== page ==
Legislation that will require the state to bolster its notification process when canceling a life insurance policy became law last week even as the family who prompted the bill has been dealt a setback.

The new law requires the Maine Public Employees Retirement System to provide notices of life insurance cancellations not only to the policy holder but to a designated third party. The law mirrors what private insurers are required to do when canceling an individual life insurance plan.

Rep. Donna Doore, D-Augusta, who submitted the legislation, said the law will add a measure of protection for families.

“When someone is caring for a sick loved one, everyday life can be kind of a blur,” Doore said. “Adding the extra protection of sending a cancellation notice to a third party could be the only way anyone notices a lapsing policy.”

Doore proposed the bill after hearing the story of Jennifer Neumeyer of Augusta, who was denied payment of a policy she believed was held by her husband, Scott Neumeyer, who was 35 when he died of pancreatic cancer in December 2013. Neumeyer, a state employee insured by the state retirement system, believed the policy was active, but it in fact had been canceled in 2011 because of a skipped payment of $9.60. State officials say the retirement system sent a letter notifying Neumeyer at the time the policy was canceled. Jennifer Neumeyer, who only learned of the canceled policy after her husband’s death, says her family never received the letter.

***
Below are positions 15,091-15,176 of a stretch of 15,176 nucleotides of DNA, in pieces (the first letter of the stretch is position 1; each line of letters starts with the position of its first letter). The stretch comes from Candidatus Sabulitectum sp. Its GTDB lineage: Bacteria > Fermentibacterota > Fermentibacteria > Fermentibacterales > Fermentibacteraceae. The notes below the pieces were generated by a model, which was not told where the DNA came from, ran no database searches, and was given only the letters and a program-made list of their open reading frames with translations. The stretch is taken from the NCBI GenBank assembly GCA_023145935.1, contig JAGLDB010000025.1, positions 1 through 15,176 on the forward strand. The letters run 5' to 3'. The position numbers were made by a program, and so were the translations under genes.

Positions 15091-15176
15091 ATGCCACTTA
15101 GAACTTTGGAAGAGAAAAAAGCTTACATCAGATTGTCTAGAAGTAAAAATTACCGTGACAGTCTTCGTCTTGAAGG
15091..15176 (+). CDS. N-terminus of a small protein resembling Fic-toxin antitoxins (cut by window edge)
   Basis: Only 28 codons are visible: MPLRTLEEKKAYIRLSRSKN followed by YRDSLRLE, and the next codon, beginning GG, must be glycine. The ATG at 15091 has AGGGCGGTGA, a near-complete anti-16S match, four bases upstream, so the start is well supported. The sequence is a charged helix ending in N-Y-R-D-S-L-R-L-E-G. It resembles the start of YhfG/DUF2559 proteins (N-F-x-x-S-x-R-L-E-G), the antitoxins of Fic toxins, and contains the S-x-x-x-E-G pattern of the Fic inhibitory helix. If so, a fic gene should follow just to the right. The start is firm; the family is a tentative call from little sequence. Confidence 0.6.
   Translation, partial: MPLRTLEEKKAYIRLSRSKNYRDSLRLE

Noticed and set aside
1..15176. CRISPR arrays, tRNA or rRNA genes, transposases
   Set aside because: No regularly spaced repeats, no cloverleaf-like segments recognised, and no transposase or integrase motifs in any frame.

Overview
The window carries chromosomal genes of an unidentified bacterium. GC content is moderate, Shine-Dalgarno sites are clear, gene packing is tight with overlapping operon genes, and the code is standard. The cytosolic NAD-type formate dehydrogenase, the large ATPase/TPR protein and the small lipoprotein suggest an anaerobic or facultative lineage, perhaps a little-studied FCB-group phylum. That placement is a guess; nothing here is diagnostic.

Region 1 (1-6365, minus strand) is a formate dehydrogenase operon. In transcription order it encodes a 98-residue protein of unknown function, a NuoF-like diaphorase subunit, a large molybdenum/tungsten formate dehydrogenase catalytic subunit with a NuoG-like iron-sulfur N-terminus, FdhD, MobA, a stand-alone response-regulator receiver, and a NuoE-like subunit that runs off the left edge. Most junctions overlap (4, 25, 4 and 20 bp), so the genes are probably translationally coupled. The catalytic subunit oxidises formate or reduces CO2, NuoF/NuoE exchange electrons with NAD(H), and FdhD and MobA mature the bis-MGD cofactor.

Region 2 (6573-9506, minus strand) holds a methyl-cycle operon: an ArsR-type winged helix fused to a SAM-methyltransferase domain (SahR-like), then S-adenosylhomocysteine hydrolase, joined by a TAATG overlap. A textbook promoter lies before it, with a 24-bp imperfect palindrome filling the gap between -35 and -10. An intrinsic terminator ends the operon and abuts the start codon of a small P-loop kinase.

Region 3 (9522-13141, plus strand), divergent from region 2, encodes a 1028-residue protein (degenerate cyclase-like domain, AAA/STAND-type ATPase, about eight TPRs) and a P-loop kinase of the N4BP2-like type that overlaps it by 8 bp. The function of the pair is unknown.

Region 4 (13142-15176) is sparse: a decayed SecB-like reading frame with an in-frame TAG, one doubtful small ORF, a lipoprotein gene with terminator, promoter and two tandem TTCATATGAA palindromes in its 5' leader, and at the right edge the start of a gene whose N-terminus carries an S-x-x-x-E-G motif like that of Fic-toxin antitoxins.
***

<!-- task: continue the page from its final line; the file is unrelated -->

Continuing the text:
Jennifer Neumeyer, who appealed the state’s decision not to pay on the policy, which totals about $100,000, recently learned the arbitrator deliberating the case has denied that appeal.

“I didn’t provide proof that I didn’t get the letter,” Neumeyer said.

She and her attorney, Daniel Dube of Lewiston, are planning a court appeal.

“I’m going to continue to fight this until they make it right,” Neumeyer said.

Doore’s original bill would have required all insurance companies in the state to send registered letters when notifying holders of cancellations, but the Legislature’s Insurance and Financial Services Committee chose to limit the impact of the bill to the retirement system and eliminate the requirement for notification by registered mail.

“I will continue to work on this,” Doore said. “I’d like to see cancellation notices be sent with some form of proof of delivery. This would protect more Mainers in these circumstances.”

Neumeyer, who has a teenage daughter, is satisfied that the law could help someone in the future.

“I am ecstatic that this is going to happen so people don’t have to go through what I have to go through,” she said.


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